I doubt most enterprises that are concerned about security allow rooted devices and alternate ROMs on employees phones.
      • I'm not talking about for employees or enterprise

        I'm talking about for us regular folk. this is all going into Android L source code- it's not just there on enterprise devices.
        • As I understand

          Android L has already been rooted, and most root apps are being modified to work some official release time.
      • Not a problem

        The CyanogenMod team cracked it months ago.
    • It already does

      Look at the rooting guides for the Galaxy S5 or Note 3. They all have a disclaimer saying that once the bootloader attempts to boot from an unsigned kernel, it'll trip an eFuse that can't be reset even if you flash all the way back to stock ROM/kernel/bootloader. Samsung hasn't prevented booting of an unsigned kernel, but the tripped eFuse will void any and all warranty claims, even those that don't involve software issues.

      Google is also starting to frown upon rooters, since Play-bought video content will throw an error message. Similarly, most of Google's OS enhancements, for better or worse, are less frequently at the kernel level, and are either enhancements to Play Services, or to first party apps (Search/Now, Gmail, Maps, etc.). I don't see Google having a whole lot of incentive to keep to their hacker/modder friendly roots. That's not to say that they're going to start sending C&D letters to Chainfire or attempting to litigate the XDA community, but it *is* to say that I don't think that Google sees much value in continuing to focus their efforts on code that makes its way into the AOSP. If literally nothing else, doing so helps their now-direct-competitor Amazon.

      With Knox headed into the kernel, it'll be interesting to see if TPMs and similar "anti-freedom" circuitry starts becoming standard equipment, and exactly how much weight Android will start putting on it. If Google and the Android OEMs start requiring signed bootloaders and actual security exploits become necessary to achieve root access, I foresee the cycle starting all over again. Personally, I would find it hysterically poetic if Microsoft saw catering to the modding community as their entry into mobile, and started selling devices that modders would want and removing the roadblocks for doing so, in order to get a foothold in the market that both Microsoft and Google used to have, but both actively decided to abandon.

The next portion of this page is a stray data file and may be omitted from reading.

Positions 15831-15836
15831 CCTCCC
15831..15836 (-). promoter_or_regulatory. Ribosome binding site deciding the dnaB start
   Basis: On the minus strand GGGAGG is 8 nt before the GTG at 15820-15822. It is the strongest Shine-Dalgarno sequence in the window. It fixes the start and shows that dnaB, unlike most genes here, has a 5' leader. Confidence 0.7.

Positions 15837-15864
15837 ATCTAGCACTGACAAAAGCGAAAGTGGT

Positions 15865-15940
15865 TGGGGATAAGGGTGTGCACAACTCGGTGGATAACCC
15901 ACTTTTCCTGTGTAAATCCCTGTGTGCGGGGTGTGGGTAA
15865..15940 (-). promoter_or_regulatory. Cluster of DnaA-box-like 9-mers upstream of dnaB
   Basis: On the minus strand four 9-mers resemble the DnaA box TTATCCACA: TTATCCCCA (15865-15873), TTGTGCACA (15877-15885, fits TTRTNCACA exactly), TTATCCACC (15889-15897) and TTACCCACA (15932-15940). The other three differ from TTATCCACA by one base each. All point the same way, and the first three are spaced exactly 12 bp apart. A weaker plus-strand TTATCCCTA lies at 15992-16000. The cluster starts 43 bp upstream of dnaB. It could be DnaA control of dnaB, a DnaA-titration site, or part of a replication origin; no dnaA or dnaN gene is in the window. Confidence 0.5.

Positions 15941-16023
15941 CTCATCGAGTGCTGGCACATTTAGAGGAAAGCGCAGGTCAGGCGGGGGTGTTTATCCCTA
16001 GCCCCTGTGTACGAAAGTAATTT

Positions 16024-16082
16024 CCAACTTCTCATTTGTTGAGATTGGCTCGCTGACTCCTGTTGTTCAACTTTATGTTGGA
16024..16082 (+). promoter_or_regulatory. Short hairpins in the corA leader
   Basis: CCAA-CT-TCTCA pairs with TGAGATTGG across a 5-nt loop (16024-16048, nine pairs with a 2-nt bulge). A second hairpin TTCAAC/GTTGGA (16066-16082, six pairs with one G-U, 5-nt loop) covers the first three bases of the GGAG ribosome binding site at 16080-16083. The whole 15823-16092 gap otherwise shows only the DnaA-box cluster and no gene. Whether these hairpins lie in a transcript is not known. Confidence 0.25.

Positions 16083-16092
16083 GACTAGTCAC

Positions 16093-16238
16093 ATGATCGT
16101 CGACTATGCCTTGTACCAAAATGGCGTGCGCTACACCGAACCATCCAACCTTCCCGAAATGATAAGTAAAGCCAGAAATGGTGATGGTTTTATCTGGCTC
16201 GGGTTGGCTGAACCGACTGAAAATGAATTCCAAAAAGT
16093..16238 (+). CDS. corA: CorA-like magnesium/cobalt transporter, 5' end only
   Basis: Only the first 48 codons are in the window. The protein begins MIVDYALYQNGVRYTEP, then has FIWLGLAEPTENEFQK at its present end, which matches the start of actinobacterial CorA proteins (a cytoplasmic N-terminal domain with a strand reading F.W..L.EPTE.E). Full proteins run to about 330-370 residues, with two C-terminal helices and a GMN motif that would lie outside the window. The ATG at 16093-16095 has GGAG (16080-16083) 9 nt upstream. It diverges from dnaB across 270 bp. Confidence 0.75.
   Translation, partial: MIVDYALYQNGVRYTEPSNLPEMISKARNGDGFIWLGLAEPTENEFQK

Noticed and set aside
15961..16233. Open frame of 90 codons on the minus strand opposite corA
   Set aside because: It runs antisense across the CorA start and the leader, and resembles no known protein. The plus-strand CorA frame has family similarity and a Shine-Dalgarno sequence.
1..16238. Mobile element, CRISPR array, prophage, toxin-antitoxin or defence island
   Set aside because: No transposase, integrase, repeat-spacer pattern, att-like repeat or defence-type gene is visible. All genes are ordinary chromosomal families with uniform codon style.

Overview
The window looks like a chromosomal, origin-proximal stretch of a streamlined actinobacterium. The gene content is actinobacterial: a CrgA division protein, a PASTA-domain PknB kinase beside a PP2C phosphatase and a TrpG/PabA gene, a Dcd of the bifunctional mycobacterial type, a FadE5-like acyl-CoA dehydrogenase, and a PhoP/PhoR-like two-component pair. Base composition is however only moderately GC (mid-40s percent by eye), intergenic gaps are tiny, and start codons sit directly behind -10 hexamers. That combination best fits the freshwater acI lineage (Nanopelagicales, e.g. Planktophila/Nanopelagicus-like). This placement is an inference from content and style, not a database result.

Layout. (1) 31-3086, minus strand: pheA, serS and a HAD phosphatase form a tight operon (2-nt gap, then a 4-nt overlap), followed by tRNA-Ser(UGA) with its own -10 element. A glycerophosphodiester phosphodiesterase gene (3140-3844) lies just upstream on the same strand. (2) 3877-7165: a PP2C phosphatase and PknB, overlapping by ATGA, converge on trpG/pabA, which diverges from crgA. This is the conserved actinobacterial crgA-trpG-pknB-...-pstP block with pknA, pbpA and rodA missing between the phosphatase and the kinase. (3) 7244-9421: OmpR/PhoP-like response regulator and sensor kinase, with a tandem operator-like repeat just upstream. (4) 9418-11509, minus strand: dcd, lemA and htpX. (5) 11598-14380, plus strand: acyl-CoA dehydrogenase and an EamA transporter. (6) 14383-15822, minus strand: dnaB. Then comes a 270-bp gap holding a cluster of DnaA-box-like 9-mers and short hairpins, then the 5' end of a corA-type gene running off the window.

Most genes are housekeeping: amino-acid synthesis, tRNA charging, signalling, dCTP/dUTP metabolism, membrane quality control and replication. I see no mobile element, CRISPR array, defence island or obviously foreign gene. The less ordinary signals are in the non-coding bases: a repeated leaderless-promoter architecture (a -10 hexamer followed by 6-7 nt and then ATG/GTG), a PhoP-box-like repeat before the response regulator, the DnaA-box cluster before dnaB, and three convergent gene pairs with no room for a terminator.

• It already does also

        Both of those devices have been rooted without tripping the counters. Yes the kernals are locked, but roms are still being flashed with impunity. They can even be restored to "stock" and utilize the warranties. What can be secured, needs to be able to be unsecured. Otherwise the manufacturers and carriers would not be able to do updates at all. Even the "Super Secure" Microsoft Windows update system on desktops has been cracked when someone (Or some country) really wanted to.
  • "Defense grade security" As long as you don't use Google Play Services

    At that point all your data belongs to Google.